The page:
To improve the value and status of carework, to support mutual respect between people who provide care and people who recieve it.




  • Allocate adequate resources to produce the best outcomes for people using services. Low pay is unlikely to motivate workers or improve the status of the work. The alternative may be costly in terms of recruitment, retention and reputation.
  • Ensure that staffing levels and time allocated for home care visits allow workers to carry out their work properly in a way that respects the individual.
  • Promote autonomy for care workers, moving away from task-centred and time-restricted work schedules and reflecting the wishes of people using the service.
  • Ensure care workers are provided with the training they need to do their job well. Training should be structured, ongoing and largely work-based, focused on the needs of the people using the service and provided, at least in part, by people who use services and those with experience of frontline care work.
  • Ensure that care workers are supported by other professionals (e.g. social workers, community nurses, occupational therapists, dieticians, continence advisors) who can provide practical and emotional support, develop their knowledge and skills, and enable them to cope with difficult situations e.g. challenging behaviour and family conflict.
  • Respect the experience and the knowledge care workers have of the people they work with.
  • Assess applicants’ attitudes at interview and regularly monitor thereafter.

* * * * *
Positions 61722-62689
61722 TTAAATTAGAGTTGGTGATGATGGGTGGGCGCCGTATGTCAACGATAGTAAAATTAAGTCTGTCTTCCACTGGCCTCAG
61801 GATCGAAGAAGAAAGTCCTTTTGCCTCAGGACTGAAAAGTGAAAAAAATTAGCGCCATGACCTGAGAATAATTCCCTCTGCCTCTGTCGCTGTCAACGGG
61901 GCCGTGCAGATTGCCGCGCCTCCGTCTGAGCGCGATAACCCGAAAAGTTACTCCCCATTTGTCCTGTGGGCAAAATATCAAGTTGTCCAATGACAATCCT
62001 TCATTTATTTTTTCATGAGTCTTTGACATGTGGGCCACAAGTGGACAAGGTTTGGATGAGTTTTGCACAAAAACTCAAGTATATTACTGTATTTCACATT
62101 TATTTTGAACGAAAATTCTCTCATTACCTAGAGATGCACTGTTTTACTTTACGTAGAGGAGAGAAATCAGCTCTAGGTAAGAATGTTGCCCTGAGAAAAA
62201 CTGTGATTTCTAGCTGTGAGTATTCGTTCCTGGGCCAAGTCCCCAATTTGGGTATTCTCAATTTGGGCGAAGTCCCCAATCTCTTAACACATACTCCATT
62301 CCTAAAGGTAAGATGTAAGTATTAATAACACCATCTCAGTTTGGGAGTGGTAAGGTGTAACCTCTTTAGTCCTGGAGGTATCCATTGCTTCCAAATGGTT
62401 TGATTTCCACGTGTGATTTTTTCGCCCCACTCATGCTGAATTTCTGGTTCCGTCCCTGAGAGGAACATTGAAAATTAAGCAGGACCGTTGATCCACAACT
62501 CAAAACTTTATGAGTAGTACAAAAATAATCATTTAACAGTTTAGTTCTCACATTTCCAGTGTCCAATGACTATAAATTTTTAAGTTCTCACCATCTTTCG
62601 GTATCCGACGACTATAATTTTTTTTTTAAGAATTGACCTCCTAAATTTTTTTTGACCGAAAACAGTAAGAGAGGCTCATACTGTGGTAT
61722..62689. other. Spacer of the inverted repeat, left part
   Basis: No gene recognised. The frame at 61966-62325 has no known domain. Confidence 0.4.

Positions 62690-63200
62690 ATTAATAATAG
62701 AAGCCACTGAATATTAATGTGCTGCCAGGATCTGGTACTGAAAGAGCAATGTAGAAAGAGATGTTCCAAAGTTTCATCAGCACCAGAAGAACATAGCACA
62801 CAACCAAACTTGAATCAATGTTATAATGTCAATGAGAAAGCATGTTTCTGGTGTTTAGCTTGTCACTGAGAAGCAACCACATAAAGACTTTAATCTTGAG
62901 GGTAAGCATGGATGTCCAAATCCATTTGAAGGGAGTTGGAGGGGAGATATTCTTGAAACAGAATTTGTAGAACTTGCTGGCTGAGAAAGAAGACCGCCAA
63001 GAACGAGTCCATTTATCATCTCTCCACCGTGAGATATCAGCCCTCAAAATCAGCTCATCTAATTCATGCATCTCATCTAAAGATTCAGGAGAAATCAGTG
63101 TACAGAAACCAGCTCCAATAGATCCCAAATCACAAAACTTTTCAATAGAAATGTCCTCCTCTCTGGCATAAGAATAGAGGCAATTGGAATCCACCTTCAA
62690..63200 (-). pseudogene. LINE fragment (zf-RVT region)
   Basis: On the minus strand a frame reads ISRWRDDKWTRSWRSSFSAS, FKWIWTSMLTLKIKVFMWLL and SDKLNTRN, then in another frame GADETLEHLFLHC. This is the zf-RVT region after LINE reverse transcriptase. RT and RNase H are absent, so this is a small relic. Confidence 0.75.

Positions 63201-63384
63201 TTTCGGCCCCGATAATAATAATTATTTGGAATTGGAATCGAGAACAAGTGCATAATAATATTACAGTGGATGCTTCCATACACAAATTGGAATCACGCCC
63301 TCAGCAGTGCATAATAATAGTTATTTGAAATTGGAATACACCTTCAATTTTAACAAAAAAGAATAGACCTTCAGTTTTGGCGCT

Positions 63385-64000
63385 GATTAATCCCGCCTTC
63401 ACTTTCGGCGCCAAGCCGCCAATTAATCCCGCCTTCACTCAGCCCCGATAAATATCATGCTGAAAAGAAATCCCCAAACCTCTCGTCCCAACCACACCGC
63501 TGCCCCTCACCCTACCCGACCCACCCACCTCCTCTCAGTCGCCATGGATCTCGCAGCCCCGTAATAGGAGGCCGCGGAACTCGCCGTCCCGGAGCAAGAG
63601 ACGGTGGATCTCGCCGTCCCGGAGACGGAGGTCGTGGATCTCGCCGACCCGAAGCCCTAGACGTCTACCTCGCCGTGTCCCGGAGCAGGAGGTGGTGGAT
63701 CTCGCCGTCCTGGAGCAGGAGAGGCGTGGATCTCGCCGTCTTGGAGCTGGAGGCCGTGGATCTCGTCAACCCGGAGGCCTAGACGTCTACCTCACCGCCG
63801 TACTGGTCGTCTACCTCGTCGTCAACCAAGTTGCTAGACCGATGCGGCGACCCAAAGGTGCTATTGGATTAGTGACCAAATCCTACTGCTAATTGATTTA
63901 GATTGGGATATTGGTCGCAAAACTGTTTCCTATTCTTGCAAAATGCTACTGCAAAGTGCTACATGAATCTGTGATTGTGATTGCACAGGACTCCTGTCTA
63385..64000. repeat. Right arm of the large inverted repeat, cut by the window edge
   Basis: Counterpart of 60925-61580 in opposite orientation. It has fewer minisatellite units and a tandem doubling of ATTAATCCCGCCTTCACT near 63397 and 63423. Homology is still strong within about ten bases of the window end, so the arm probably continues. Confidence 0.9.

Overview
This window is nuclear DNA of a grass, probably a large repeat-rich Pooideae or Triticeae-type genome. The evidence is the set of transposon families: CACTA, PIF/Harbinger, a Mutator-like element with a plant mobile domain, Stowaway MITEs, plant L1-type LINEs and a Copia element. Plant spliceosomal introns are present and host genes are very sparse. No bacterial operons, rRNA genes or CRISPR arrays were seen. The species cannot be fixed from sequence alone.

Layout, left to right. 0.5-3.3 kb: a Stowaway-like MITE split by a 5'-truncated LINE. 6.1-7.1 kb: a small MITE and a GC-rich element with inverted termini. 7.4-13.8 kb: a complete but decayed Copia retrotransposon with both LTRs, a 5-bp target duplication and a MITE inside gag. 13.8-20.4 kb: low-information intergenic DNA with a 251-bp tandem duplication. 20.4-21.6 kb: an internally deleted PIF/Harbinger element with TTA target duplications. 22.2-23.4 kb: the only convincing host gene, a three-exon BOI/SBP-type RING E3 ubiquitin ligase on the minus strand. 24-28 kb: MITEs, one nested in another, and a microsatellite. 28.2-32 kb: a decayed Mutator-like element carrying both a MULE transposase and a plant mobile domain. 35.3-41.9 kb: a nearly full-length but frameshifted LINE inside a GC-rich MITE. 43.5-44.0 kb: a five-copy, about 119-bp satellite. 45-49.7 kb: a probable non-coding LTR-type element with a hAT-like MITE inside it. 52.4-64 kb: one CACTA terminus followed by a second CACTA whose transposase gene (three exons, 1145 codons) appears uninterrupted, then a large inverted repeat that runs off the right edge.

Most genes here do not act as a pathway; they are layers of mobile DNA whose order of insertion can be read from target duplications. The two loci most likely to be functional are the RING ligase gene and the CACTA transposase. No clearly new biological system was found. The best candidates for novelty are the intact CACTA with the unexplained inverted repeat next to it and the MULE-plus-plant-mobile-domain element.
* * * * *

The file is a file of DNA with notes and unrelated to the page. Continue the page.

• Provide a clear definition of the care worker role and a clear career path, from induction onwards, associated with training, learning and skills development. The framework for progression should reward achievement and be linked to pay and other benefits.
  • Promote and reward quality time spent on compassionate, person-centred care. Ensure the complaints procedure also encourages compliments.
  • Provide strong leadership, regular supervision and ongoing practical and emotional support to frontline care staff.
  • Provide training and awareness-raising, to reduce any negative effects of cultural and racial differences (including language and accent) between care workers and people receiving the service.
  • Ensure that abuse against care workers is taken seriously and that policy and procedures, as well as training, supports people to understand and respond to challenging behaviour in positive ways.
  • Involve care workers in day-to-day decision-making and service improvement.
  • Ensure workers do not feel isolated, either by working in isolated services or, for home care workers and personal assistants, by the nature of their work.
  • Promote connections with other community services and peer support groups.
  • Promote awareness of how to raise concerns about safeguarding and whistleblowing.